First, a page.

A protest on behalf of the historic Faith of holy, Mother Church by Peter Toon
In English, but not in other European languages, the Nicene Creed is presented in modern Liturgy, be it Roman Catholic, Anglican, Lutheran or Methodist, as beginning “We believe…”
This is very odd bearing in mind that we call the Creed the “Credo”, which is it first word in the Latin Liturgy and that Credo clearly can only mean “I believe”. In fact in the Greek Orthodox Liturgy also it is Pisteuo, which also can only mean “I believe.”
Some years ago I had a correspondence with Cardinal Joseph Ratzinger (now the Pope) on this topic and we agreed that while “we believe” is not heretical it is nevertheless wrong and should be “I believe” – and (to jump into the 21st century) I understand that eventually the Roman Missal in English will revert to “I believe” and will have other changes, e.g., “and with your spirit” for “and also with you.”
Two reasons have been given by modern bishops and liturgists for having “we believe” in modern rites and services.
First of all, the original form of the Creed, as agreed in the Ecumenical Councils of the fourth century was certainly in the first person plural, we believe, for all the bishops spoke together to affirm it. However, and this is very important, when it was received in local dioceses it was used as a Baptismal Creed and so it automatically became “I believe.” And later when it entered the Divine Liturgy in the East in the fifth century it was in the form of the Baptismal Creed. Then when it eventually entered the Latin Liturgy it also entered in the form of the first person singular, Credo. And theologians of the Church interpreted the Pisteuo and the Credo not only in terms of the personal confession of Faith at Baptism but also as the response of the Bride, the Church, to the Bridegroom, Christ (speaking of course as one Person the Church thus speaks in the first person singular). All musical settings for the Creed until very recently were to the Creed in the first person singular in all languages.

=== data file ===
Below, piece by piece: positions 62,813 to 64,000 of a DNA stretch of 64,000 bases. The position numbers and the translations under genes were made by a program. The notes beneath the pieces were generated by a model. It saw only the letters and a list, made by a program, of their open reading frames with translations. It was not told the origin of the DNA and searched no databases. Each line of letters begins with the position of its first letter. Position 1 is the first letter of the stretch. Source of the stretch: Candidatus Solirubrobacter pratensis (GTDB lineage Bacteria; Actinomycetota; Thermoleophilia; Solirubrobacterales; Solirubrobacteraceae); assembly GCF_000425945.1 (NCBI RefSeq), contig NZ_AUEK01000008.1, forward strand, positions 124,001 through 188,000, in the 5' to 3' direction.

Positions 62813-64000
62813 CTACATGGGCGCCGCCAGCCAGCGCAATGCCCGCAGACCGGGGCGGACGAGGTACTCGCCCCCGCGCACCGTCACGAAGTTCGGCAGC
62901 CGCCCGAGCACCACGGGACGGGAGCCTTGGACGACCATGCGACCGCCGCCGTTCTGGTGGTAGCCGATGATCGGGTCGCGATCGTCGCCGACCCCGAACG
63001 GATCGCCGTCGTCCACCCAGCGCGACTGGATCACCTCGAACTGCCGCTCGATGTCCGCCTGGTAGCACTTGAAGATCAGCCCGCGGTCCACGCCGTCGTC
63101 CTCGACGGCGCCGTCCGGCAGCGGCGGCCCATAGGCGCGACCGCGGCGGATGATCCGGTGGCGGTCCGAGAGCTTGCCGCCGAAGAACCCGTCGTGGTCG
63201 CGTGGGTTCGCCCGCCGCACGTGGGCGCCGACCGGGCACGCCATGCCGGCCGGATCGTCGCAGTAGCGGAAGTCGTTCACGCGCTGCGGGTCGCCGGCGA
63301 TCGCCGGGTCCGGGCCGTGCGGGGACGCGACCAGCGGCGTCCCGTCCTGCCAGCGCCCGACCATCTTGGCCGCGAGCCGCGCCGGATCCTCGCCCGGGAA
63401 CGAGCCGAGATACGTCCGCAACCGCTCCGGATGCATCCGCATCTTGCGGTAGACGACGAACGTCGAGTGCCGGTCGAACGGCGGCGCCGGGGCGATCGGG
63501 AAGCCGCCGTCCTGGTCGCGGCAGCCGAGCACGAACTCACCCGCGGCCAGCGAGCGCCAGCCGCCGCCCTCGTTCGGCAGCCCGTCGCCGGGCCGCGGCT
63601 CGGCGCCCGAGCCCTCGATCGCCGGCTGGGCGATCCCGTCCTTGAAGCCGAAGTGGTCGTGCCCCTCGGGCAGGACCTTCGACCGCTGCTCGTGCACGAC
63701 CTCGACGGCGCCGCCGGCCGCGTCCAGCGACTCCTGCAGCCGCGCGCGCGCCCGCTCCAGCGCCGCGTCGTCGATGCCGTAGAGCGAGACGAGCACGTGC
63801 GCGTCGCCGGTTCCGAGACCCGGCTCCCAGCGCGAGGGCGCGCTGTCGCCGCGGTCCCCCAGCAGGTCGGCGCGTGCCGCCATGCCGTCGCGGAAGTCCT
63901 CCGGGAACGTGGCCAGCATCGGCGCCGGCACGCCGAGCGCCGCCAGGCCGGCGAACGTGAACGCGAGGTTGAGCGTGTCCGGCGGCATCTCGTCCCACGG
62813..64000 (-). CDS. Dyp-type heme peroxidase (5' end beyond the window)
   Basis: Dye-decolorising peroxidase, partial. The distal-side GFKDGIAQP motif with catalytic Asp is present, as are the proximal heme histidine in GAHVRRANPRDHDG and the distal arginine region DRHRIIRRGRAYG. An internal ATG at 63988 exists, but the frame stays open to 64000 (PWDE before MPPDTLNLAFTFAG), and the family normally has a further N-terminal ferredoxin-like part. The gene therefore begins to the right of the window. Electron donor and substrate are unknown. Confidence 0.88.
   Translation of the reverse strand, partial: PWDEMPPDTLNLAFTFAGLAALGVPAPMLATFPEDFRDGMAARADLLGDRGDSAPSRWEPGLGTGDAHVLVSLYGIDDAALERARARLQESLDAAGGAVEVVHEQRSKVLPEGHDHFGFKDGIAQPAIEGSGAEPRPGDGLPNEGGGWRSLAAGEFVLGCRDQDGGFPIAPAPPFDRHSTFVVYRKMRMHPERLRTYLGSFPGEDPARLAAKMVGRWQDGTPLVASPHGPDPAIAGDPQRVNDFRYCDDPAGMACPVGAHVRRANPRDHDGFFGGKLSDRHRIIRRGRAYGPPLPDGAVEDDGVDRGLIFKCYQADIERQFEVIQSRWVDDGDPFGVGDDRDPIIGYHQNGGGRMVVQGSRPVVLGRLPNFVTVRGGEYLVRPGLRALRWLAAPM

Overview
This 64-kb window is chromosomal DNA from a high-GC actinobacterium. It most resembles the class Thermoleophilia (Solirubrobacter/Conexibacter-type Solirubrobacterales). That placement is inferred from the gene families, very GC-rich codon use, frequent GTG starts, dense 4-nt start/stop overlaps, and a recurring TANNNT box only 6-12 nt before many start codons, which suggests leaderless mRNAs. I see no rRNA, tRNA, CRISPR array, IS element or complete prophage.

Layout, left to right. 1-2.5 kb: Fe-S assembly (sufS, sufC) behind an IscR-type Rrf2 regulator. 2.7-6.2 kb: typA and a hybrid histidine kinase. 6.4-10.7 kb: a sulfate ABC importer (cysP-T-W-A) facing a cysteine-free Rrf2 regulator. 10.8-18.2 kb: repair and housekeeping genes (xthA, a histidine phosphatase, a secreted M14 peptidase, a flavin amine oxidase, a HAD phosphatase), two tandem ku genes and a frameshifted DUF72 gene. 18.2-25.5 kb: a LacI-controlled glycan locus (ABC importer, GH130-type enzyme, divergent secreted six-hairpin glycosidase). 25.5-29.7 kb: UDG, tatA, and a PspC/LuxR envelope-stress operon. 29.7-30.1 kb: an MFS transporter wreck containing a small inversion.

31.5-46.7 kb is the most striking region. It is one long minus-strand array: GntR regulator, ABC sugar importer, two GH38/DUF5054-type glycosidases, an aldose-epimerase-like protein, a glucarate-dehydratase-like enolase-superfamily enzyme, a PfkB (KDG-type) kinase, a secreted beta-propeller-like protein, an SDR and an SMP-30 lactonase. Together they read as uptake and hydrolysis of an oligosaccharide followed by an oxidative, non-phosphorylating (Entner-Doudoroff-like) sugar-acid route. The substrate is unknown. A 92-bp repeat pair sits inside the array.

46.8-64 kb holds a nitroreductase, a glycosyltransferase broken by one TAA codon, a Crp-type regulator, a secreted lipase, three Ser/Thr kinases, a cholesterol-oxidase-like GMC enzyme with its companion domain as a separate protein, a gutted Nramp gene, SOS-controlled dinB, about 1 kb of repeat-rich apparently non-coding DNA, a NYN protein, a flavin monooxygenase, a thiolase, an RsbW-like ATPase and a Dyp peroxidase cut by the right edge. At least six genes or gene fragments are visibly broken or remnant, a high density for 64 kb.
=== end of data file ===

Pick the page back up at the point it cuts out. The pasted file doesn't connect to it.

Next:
The second reason why modern liturgists have rendered Credo as “we believe” lies in their desire to combat insidious western individualism and in contrast to emphasize “community” – we together, we in community, we united in our voluntary faith. (In contrast “I believe” as the word of the Bride to her Bridegroom is the word of communion, koinonia, not community as the association of “individuals”!)
Both reasons for having “we believe” are false and belong to the wider attempt by modern liturgists to change important parts of the received Liturgy and Tradition. As Cardinal Ratzinger wrote to me, “we believe” is not heretical. However, it is less than the best and it is not right. Let the Church as the One Body, One Household, One Bride echo what She/It has heard from her Lord in His Divine Revelation and let Her/It speak as One, saying, Credo, Pisteuo, I believe.
The Revd Dr Peter Toon April 27, 2005 firstname.lastname@example.org